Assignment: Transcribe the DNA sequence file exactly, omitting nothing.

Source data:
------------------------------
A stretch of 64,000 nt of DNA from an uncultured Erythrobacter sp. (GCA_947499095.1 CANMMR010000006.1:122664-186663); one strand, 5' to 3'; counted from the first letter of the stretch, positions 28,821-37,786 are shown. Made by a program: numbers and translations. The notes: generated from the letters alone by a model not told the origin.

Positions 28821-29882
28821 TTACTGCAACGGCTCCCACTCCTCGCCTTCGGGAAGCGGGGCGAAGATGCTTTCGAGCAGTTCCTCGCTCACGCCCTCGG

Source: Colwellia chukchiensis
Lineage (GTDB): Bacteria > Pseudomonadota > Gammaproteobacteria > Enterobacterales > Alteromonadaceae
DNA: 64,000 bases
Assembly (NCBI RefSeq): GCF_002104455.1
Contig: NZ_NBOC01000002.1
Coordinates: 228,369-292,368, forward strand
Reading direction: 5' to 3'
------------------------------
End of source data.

A stretch of 64,000 nt of DNA from an uncultured Erythrobacter sp. (GCA_947499095.1 CANMMR010000006.1:122664-186663); one strand, 5' to 3'; counted from the first letter of the stretch, positions 28,821-37,786 are shown. Made by a program: numbers and translations. The notes: generated from the letters alone by a model not told the origin.

Positions 28821-29882
28821 TTACTGCAACGGCTCCCACTCCTCGCCTTCGGGAAGCGGGGCGAAGATGCTTTCGAGCAGTTCCTCGCTCACGCCCTCGG

Source: Colwellia chukchiensis
Lineage (GTDB): Bacteria > Pseudomonadota > Gammaproteobacteria > Enterobacterales > Alteromonadaceae
DNA: 64,000 bases
Assembly (NCBI RefSeq): GCF_002104455.1
Contig: NZ_NBOC01000002.1
Coordinates: 228,369-292,368, forward strand
Reading direction: 5' to 3'